Classifying English Language Learners
Updated: Mar 31
Problem : Read written text journals of English language learners and predict whether they are native to Asia or Europe.
A key distinction exists between European and East Asian languages in terms of their relationship to the "L2" (second language) in this case, English. Although English is in a different branch of the Indo-European language family (Germanic), Spanish and French nonetheless share numerous linguistic similarities with English (particularly with regards to having a shared educated vocabulary), whereas the East Asian Languages, having developed quite separately, have only coincidental similarities with English. One might presume this linguistic distance generally makes English more challenging for East Asian learners, who are in essence "starting from scratch" in a way that Spanish and French speakers are not. Credit : Julian Brooke
Solution Approach : In this problem we used classical NLP style of iterating and creating features with our hypothesis of what could possibly separate the two classes.
Features Considered :
1. TTR (Type Token Ratio)
TTR is chosen because we assume that Asian learners of English have a relatively smaller vocabulary size (so smaller TTR) than European learners of English, with the evidence that English is a language with numerous loanwords borrowed from European languages, especially French.
This feature related to article usage is chosen because the definite and indefinite articles central to English do not exist in many Asian languages’ linguistic systems. Under this influence, we assume that Asian learners of English may not have a frame of reference for definite and indefinite articles when writing in English, so they are more likely to ignore or forget to use them. On the other hand, French and Spanish do have articles, which would help them easily transfer from their L1s.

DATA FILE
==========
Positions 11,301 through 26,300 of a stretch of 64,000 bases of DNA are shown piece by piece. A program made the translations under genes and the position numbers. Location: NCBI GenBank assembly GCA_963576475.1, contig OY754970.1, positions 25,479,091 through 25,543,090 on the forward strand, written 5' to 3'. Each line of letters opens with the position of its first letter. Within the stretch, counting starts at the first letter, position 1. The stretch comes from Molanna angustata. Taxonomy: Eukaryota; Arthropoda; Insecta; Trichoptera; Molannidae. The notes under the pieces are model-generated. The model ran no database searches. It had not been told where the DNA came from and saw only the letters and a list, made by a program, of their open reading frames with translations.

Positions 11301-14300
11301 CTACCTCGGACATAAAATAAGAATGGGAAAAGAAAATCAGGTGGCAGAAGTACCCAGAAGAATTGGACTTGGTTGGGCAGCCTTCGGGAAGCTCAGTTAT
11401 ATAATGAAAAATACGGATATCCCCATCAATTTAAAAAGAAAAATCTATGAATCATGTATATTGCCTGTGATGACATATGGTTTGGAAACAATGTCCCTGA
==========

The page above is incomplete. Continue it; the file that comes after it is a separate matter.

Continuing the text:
Based on our observation of the texts, Asian learners of English are more likely to mention ‘nice to meet you’ in the initial part of their writings, showing respect and politeness due to their cultural background. This type of greeting, however, is rarely utilized by European learners. Therefore, this feature is chosen.
This feature is chosen because based on our observation, European learners would like to show strong emotion status in the opening of their wirings. ‘Hey!’ is somehow a typical opener they used.
5. has_lexicon_asn / has_lexicon_euro
Those two features (identifying the names of countries, cities and their native languages) are chosen: based on our observation of genre variation, most L2 learners of English would like to give a very brief introduction of their backgrounds, including the names of their home countries or cities, such as Japan and Tokyo. In addition, most L2 learners write in English combined with their native languages by adding French accented letters (à, è, é, …), Spanish accented letters (ñ, …), Chinese characters, Japanese characters, and Korean characters. Thus, we assume that it is an important feature to look at.
This feature identifies Because, But, and So with the first letter capitalized. It is chosen because Asian learners of English have those subordinators in their L1s but used in different logical relations compared with those in English. For example, they place them more often in a sentence-initial position, or apply all of them in one sentence. Hence, we assume that those subordinators might be more typical usage in Asian learners’ English.
It calculates the number of adjectives and adverbs /number of words. This feature is chosen based on our assumption that Asians tend to use less of these word classes than Europeans because in French and Spanish, there are a large number of adjectives similar to English, such as fantastic versus fantastique in French due to close language families and loanwords, so Europeans’ vocabulary size of adjectives/adverbs is relatively larger than Asian learners of English’s.